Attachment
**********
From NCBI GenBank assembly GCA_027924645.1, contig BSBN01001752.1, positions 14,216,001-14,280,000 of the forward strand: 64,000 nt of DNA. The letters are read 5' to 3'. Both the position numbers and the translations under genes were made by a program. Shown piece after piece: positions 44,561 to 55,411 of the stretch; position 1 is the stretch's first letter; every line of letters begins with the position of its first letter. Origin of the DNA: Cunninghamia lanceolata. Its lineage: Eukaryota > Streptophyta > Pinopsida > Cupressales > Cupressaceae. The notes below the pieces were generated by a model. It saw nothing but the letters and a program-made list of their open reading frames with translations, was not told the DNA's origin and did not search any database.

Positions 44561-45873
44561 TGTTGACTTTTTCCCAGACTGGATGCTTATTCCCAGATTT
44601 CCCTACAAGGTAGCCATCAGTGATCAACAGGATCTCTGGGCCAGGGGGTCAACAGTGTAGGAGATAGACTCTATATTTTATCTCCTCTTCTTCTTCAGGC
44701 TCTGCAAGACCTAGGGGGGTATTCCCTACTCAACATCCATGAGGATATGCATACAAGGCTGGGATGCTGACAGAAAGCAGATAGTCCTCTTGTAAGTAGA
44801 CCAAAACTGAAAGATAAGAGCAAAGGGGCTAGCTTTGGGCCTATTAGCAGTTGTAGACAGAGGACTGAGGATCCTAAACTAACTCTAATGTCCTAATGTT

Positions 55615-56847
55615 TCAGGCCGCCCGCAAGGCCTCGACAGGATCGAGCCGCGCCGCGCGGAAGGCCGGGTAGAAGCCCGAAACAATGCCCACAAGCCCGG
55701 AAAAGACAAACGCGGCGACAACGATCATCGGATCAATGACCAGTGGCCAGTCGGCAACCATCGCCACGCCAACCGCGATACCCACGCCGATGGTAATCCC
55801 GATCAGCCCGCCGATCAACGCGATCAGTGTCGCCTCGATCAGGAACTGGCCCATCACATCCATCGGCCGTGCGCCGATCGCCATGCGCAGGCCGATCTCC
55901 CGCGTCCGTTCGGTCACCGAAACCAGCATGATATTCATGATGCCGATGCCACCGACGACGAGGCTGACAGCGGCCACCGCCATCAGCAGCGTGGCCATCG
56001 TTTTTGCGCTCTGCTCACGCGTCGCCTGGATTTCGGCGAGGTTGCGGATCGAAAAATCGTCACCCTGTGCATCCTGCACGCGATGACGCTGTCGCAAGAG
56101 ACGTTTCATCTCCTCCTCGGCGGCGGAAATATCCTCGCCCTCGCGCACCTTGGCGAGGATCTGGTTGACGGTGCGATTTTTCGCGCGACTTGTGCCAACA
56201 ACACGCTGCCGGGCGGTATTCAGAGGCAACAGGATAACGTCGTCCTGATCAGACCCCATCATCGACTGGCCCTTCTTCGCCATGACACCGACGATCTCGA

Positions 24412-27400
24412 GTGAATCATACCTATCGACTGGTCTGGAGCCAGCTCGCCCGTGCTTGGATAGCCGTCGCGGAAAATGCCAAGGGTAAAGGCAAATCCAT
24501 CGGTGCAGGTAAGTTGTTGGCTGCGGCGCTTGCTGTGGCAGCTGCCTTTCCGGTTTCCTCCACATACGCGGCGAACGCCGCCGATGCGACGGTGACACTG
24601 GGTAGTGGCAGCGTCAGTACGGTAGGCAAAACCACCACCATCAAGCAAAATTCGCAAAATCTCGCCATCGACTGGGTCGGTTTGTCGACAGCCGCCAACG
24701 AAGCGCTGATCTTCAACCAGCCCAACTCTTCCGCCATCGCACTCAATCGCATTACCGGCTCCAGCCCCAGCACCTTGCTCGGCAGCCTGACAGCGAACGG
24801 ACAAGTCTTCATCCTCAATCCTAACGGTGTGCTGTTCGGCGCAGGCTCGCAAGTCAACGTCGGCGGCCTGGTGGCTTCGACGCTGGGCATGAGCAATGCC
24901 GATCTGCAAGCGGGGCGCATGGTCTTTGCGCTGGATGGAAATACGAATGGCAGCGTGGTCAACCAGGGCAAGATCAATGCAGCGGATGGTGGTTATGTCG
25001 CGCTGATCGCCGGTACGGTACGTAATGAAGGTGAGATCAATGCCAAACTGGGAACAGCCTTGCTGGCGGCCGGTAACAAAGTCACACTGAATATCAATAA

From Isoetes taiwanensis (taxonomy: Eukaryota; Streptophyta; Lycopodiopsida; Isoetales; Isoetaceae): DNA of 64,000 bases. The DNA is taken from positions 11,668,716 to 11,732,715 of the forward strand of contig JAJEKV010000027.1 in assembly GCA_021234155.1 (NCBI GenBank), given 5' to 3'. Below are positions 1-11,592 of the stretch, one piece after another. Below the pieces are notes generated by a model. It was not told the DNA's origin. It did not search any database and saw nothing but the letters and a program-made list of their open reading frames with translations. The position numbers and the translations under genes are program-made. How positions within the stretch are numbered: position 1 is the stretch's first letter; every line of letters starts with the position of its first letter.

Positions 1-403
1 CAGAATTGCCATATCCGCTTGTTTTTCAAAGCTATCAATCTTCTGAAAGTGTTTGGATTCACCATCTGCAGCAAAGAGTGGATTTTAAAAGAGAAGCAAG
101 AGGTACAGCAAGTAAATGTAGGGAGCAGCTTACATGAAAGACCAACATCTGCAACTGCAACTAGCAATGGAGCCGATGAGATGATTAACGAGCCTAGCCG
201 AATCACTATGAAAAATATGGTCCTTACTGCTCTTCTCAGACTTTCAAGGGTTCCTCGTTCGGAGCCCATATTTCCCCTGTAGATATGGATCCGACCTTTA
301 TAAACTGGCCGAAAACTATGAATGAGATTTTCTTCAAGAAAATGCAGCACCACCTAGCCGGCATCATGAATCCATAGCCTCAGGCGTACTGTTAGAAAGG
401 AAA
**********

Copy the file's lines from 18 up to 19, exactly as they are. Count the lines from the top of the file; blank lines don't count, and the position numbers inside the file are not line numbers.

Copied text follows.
24601 GGTAGTGGCAGCGTCAGTACGGTAGGCAAAACCACCACCATCAAGCAAAATTCGCAAAATCTCGCCATCGACTGGGTCGGTTTGTCGACAGCCGCCAACG
24701 AAGCGCTGATCTTCAACCAGCCCAACTCTTCCGCCATCGCACTCAATCGCATTACCGGCTCCAGCCCCAGCACCTTGCTCGGCAGCCTGACAGCGAACGG